China's ruling party cannot have it all
Originally published in the Financial
Times, January 14, 2004
The Chinese Communist party has faced two quandaries since it launched economic liberalisation in 1979. The first is to build a legal framework that can protect property rights, instil market confidence in the party's commitment to reform and yet retain the party's monopoly on power. The second is to tackle the pluralising consequences of rapid development without abandoning one-party rule.
Experiences elsewhere show that few one-party regimes have managed these two tasks well. The rule of law, the foundation of a market economy, is basically incompatible with one-party rule, the essence of which is the arbitrariness of power. Because authoritarian rulers operate with no institutional checks and balances, they have few incentives to honour their commitments, however solemnly avowed.
However, undaunted by the risks that adopting institutional reforms to enhance market confidence and accommodate a more pluralist society may undermine its rule, the Communist party has developed a strategy of opening up peripheral parts of the political system (such as village elections) and passing commercial laws, while allowing no challenge to its power.
The constitutional revisions recently approved by the standing committee of the National People's Congress (China's legislature) typify this strategy. These revisions, debated in secrecy and approved unanimously, are certain to be formally adopted at the full session of the Congress in March. Few examples better illustrate both the promise and limitations of top-down political reform under one-party rule.
To be sure, the overall thrust of the change is positive, particularly in providing stronger protection for private property. A revised Article 5 will read: "Citizens' legal private property is not to be violated . . . the state protects citizens' private property rights and inheritance rights according to law." And a new clause, "The state respects and protects human rights," is also added. For a government that not too long ago persecuted private property owners and denounced "human rights" as an alien western concept, these are monumental improvements.
Coming barely a year after Hu Jintao, China's new leader, made a highly publicised speech on the supremacy of the Chinese constitution, these changes raise the tantalising prospect of a renewed political opening.
We must, however, see the revisions for what they are: ideological justifications of the party's economic reform policies. Such ideological rhetoric may be necessary, but is not sufficient, for protecting property and human rights. Institutional and policy reforms that embody such values are required.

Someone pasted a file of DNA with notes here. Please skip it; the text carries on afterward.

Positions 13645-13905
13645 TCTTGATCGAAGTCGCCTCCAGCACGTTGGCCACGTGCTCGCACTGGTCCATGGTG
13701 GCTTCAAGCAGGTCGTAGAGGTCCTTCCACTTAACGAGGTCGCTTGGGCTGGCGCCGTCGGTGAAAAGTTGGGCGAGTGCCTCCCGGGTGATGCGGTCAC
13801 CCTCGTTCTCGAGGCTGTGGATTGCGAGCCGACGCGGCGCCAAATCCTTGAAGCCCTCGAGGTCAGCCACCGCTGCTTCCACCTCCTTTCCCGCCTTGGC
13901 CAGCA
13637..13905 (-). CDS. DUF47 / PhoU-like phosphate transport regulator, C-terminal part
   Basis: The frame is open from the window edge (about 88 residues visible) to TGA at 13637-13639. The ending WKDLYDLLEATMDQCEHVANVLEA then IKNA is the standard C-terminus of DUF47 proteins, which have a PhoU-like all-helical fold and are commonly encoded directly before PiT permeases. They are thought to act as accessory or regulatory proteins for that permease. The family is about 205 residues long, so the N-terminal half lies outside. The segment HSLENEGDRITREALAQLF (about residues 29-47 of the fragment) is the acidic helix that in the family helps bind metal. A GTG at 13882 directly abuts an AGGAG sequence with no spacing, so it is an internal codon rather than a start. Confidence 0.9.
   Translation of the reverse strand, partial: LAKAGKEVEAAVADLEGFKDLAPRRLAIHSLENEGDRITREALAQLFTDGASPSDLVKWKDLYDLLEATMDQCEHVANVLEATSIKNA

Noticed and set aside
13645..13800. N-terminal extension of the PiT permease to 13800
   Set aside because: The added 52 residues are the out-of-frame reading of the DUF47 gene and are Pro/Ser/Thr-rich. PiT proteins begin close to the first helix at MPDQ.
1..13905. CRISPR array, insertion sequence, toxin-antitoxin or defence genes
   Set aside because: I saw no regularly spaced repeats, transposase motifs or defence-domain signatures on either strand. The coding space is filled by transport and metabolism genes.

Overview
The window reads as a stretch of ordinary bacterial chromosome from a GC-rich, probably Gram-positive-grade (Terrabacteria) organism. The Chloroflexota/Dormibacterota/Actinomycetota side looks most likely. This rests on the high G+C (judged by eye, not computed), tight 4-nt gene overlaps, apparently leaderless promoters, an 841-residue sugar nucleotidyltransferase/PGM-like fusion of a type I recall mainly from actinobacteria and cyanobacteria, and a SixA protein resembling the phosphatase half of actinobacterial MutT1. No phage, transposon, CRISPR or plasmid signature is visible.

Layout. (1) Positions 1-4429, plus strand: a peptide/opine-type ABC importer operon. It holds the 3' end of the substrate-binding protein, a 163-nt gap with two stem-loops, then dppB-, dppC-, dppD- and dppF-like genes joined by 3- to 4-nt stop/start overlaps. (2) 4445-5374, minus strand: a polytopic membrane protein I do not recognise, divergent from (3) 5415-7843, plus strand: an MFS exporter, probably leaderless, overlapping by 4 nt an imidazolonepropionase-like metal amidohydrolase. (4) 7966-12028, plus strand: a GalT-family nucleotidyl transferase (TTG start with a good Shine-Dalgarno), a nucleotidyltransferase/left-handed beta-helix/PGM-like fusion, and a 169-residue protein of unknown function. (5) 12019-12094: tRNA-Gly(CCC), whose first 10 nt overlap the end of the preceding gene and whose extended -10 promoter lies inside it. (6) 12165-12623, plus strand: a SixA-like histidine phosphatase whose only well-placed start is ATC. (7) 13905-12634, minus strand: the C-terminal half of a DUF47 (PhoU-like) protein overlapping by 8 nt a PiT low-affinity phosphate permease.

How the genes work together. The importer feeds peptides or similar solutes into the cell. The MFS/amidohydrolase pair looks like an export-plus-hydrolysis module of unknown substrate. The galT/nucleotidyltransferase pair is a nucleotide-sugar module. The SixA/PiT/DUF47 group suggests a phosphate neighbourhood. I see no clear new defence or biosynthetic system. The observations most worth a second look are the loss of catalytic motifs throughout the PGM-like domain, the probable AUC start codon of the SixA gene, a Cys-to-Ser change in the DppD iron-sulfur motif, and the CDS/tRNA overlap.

This means the Chinese government needs further to liberalise the economy and make the judicial process more independent and effective. Such institutional changes are indispensable in making the provision about protection for private property meaningful because, as formulated, protection is granted only to "legal private property". Today, government restrictions outlaw numerous legitimate economic activities. Laws governing market transactions need to be drafted or updated. The party's control of the judiciary also casts doubt on courts' ability to determine fairly which private property is legal and which not.
In the case of human rights, the real test of Beijing's new-found commitment will be whether, in practice, it permits people to exercise such rights as freedom of speech and of religion.
Most important will be the party's willingness to accept constitutional curbs on its power. These may include a new and independent constitutional review process, expansion of direct local elections and dilution of party control of the judiciary.
Few should have illusions that such radical steps will follow. Previous constitutional revisions have failed to keep their promises. For example, in 1999 the concept of "ruling the country according to law" was written into the constitution - but no reforms have been implemented since to strengthen the judiciary.
To dispel any misunderstanding about the party's motivations, Wu Bangguo, head of the national legislature, declared when the proposed revisions passed the standing committee that constitutional revision must serve the needs of "enhancing and improving the leadership of the Communist party".
Obviously, the party still believes it can have its cake and eat it too.